The big thing I discovered is that you should use the BUTTONHOLE FOOT. Shocking, I know. My tips are cutting edge once again. For some reason, I thought that there wouldn't be a dedicated buttonhole foot for a multi-step buttonhole. Indeed there is. (I know, I can't believe I'm writing this either. Gertie, Queen of the Obvious.) For a multi-step buttonhole, it's a simple little doohickey with grooves on the bottom that slide smoothly over the "beads" - the raised sides of the buttonhole. The other change I made was to set the stitch length just a little shorter than recommended. Voila! Lovely buttonholes. At least I think they're lovely. What say you?
Also, I just wanted to share that I love my new machine. It's perfect for me, and I'm so glad I went with this one. I've made a blouse and a skirt on her, and we've bonded already. I still don't have a name for her though! All in good time, I suppose.
Anyway, on the topic of fancy sewing machines, as promised in this post title. I was interested in a comment Robin made on my earlier buttonhole post. She said:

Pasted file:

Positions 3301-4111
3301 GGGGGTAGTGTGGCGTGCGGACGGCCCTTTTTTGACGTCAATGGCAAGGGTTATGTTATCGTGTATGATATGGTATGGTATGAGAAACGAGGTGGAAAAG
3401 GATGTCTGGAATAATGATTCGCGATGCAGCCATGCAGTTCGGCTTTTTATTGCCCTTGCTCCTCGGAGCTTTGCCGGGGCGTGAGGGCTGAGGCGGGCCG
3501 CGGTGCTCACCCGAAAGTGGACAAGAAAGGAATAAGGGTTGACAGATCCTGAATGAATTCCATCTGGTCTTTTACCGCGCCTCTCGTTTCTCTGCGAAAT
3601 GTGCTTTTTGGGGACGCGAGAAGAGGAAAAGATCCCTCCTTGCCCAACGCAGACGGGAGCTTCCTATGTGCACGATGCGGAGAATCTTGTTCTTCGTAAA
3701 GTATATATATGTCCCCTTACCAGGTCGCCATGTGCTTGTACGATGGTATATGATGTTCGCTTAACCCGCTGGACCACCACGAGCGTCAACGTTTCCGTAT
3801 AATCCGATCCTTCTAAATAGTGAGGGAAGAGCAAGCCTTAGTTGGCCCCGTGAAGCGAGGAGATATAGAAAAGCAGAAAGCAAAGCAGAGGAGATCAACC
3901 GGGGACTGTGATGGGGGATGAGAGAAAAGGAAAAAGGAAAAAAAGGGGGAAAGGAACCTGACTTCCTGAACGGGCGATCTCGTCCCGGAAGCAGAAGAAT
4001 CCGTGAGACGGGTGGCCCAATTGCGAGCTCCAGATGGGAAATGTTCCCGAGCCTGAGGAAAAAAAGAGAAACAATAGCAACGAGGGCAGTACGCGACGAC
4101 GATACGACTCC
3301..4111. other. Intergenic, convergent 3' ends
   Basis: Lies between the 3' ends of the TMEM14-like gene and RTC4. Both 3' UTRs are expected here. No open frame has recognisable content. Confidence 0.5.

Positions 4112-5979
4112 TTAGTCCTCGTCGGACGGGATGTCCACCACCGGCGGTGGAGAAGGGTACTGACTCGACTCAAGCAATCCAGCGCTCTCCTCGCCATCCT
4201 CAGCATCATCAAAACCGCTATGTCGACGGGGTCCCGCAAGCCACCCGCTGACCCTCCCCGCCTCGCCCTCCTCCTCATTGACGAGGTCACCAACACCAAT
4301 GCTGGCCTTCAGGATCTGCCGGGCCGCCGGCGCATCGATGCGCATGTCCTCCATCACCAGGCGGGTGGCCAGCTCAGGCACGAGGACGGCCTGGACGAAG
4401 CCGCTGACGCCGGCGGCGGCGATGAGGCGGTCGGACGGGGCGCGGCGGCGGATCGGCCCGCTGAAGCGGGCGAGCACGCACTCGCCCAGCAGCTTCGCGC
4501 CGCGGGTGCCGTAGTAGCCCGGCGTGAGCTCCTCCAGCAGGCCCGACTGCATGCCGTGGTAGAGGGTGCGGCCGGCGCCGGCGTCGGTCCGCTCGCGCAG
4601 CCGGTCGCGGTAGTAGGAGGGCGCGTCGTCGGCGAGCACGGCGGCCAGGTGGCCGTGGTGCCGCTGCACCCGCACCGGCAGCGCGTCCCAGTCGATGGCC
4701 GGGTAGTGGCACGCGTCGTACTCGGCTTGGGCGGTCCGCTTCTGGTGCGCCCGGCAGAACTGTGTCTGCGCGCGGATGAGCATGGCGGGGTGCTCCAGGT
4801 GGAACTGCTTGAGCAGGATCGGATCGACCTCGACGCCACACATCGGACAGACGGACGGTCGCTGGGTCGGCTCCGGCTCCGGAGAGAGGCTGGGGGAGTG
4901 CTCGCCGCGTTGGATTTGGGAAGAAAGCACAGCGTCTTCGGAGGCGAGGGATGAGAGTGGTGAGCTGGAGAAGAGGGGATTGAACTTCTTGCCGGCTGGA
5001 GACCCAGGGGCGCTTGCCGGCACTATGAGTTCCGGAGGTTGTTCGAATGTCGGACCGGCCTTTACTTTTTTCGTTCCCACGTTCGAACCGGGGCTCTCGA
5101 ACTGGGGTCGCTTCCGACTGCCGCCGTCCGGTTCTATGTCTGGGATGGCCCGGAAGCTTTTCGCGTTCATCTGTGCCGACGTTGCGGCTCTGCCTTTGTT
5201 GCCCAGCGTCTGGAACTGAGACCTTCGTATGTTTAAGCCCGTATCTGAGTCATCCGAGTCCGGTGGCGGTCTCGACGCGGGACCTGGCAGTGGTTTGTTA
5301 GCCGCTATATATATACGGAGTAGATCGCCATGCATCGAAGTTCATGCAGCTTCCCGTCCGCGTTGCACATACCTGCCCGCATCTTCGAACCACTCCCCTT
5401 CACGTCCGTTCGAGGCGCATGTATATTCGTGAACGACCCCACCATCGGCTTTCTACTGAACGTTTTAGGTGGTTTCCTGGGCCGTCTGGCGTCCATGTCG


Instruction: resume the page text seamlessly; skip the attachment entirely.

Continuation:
I think you did a great job assessing your needs and weighing them to make your sewing machine decision. The business model used by SM manufacturers /dealers is frustratingly outdated and much maligned. Too many people go in with an idea of what they want and come out with a machine costing way more; with features they will never use.Great point, I thought. It would have been very easy for me to be talked into a fancier machine, like the Aurora I was originally looking at. Though I agree the business model of sewing machine manufacturers and dealers is somewhat shady (convincing you that you NEED the top of the line model to sew beautiful things), is it also outdated, like Robin suggests? There does seem to be a push toward more streamlined, USEFUL technology in the computer world (like what Apple is doing, for instance). I wonder how this could be applied to the sewing machine industry.
And yes, I'm sure I would have loved the Aurora as well. Time will tell for sure, but I don't think I need the features of the Aurora, which would have cost me an extra $1,049. And with the money saved, I'm planning on attending one of Susan Khalje's couture sewing schools, an experience that I think will advance my sewing more than 283 stitches would.
What do you think? Are there ways you would like to see the business model for the sewing machine industry change? Are you frustrated with the choices (or lack thereof)? Please share!